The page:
Because you are self-employed, you do not have withholding from a paycheck to cover your tax obligations. Instead of paying income and self-employment taxes through quarterly estimated tax payments (you should set aside money on a regular basis to cover up these payments). “When you file your return for the year, you will then pay any shortage or receive a refund if you’ve overestimated your quarterly payments,”.

Contact and consult your locality to learn and discover about sales tax collections. And you may be required to collect sales taxes on the goods and services you sell and to turn over your collections to the state, as well as to report on collections on sales tax returns.

Potential Drawbacks to a Sole Proprietorship

One of the biggest reasons for arguments against setting up a business as a sole proprietorship is that, as a sole proprietor, you can be held personally liable for any and all business-related obligations. So, if your business defaults on a loan, fails to pay suppliers, or loses a suit in court, creditors can legally take control of your personal possessions — even the roof over your head.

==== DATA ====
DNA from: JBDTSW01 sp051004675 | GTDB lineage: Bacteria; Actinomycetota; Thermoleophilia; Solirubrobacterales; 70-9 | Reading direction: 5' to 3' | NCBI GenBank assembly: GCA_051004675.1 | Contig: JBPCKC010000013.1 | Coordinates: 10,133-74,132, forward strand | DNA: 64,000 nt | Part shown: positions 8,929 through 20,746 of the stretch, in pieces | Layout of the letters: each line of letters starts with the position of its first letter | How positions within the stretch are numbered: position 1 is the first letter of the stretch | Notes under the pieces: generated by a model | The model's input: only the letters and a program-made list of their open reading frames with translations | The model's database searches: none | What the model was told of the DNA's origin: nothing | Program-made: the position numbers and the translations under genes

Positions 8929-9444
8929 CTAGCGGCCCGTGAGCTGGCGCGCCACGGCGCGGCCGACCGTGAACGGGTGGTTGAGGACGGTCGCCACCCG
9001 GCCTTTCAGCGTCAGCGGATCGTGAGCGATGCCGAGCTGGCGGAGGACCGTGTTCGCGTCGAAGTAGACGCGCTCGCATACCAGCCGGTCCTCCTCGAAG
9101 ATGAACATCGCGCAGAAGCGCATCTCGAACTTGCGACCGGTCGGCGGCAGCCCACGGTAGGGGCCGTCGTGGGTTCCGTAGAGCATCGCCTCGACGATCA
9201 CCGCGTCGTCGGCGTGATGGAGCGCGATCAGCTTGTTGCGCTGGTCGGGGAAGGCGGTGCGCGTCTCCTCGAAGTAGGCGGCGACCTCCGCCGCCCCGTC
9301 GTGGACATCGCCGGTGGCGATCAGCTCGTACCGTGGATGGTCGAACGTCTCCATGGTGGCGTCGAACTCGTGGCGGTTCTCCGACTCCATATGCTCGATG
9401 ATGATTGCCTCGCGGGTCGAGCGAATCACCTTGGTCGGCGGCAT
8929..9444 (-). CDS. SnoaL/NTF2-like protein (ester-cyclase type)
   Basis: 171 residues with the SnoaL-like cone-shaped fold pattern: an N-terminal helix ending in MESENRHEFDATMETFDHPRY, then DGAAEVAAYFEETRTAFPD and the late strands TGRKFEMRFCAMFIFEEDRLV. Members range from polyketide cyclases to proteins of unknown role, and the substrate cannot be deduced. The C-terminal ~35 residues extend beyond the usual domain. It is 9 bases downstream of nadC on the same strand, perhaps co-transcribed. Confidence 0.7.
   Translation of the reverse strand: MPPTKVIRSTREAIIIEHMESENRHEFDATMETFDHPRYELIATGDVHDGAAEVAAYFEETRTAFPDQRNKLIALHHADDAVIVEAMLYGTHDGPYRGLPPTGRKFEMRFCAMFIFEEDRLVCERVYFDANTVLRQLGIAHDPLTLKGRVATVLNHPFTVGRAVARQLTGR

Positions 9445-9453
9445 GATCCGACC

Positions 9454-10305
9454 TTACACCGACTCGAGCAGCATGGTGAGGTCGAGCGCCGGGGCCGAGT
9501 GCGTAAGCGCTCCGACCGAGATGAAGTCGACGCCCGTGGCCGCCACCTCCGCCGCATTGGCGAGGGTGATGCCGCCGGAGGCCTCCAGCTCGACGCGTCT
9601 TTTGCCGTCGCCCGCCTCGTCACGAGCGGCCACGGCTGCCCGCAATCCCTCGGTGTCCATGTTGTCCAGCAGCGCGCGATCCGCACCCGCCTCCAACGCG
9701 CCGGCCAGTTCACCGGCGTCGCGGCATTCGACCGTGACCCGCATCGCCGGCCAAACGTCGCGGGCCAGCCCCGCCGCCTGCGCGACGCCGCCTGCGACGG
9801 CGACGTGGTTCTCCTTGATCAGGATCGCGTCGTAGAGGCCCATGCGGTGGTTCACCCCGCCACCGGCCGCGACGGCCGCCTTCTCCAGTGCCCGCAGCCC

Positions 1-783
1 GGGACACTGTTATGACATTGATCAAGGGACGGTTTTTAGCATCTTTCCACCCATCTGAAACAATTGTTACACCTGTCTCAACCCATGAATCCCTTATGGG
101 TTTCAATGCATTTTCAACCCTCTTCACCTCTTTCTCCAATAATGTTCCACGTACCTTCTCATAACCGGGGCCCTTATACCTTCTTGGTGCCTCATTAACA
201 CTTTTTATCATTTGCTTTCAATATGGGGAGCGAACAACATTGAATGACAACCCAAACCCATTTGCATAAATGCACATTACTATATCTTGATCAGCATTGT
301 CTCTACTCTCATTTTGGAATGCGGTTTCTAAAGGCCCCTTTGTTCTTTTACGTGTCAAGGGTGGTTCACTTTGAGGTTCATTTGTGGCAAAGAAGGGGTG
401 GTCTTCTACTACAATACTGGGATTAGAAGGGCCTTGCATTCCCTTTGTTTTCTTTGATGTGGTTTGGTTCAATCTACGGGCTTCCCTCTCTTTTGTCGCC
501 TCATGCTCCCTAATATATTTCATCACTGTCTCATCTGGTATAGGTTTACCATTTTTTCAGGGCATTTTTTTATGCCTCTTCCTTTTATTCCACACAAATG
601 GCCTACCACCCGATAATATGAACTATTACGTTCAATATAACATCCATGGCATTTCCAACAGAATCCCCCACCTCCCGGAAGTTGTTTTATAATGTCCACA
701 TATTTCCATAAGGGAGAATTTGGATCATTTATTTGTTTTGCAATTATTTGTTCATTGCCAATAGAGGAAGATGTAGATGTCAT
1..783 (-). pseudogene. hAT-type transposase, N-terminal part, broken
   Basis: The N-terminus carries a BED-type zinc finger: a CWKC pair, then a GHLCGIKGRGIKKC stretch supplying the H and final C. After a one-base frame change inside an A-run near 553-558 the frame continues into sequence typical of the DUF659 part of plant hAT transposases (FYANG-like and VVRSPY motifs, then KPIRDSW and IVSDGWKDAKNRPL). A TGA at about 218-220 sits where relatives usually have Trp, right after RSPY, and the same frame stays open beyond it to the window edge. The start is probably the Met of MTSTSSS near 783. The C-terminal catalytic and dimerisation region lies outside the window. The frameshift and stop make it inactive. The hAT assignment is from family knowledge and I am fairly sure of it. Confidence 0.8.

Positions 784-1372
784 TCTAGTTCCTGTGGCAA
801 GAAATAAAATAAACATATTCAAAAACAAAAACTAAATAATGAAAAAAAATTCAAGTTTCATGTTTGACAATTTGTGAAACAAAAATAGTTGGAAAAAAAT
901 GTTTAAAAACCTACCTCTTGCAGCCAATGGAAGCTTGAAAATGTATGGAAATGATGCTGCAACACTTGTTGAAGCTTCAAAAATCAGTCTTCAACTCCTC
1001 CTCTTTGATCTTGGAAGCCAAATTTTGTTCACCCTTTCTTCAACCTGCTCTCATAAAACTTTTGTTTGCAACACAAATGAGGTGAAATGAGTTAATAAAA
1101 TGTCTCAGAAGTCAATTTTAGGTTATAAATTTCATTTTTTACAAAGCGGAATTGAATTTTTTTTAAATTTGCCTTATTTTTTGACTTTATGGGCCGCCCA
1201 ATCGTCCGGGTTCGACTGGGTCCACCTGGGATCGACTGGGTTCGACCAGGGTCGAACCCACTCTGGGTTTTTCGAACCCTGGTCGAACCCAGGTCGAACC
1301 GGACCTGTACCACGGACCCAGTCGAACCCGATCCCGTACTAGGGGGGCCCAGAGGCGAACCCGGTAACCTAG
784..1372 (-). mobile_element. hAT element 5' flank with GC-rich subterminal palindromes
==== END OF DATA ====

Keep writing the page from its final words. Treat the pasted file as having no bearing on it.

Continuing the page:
That’s why many businesses have the desire to select incorporate or establish low limited liability corporation– those forms offer you personal liability protection for those same business-related obligations. If your LLC  company or business faces failure then, you as an owner can still have a chance to keep and take your house and other personal property.

Obtain insurance

If you like to be a sole proprietor, the best way to protect yourself is to obtain and avail adequate insurance coverage for the unexpected. Weltman advises sole proprietors to consider the following